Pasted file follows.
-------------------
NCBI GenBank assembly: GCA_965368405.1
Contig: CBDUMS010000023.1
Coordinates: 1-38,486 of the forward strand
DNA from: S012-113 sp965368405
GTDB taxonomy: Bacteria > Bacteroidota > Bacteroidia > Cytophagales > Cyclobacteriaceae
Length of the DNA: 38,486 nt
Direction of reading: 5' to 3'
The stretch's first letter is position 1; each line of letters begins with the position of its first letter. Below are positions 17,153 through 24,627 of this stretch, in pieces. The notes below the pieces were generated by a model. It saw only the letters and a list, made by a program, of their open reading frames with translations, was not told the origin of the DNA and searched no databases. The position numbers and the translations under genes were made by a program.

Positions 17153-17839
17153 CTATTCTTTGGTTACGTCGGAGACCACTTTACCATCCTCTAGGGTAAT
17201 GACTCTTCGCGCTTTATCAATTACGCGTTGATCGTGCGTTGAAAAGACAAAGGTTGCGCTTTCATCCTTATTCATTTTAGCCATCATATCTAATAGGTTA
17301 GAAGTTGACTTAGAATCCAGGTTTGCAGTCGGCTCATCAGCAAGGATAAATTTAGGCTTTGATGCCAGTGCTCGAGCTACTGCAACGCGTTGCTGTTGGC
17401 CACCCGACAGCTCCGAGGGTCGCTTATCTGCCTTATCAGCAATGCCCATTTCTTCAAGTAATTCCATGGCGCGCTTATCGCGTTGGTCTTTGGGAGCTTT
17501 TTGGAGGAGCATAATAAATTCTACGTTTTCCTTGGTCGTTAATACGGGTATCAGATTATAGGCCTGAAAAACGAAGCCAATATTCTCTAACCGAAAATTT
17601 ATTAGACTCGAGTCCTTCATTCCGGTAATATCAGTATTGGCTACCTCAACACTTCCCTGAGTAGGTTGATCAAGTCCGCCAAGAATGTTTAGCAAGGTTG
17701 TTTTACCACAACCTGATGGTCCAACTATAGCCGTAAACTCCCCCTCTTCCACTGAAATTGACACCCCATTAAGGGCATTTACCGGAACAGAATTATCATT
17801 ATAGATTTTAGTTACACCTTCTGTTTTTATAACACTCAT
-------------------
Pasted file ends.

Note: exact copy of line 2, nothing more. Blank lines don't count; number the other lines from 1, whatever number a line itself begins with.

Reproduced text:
Contig: CBDUMS010000023.1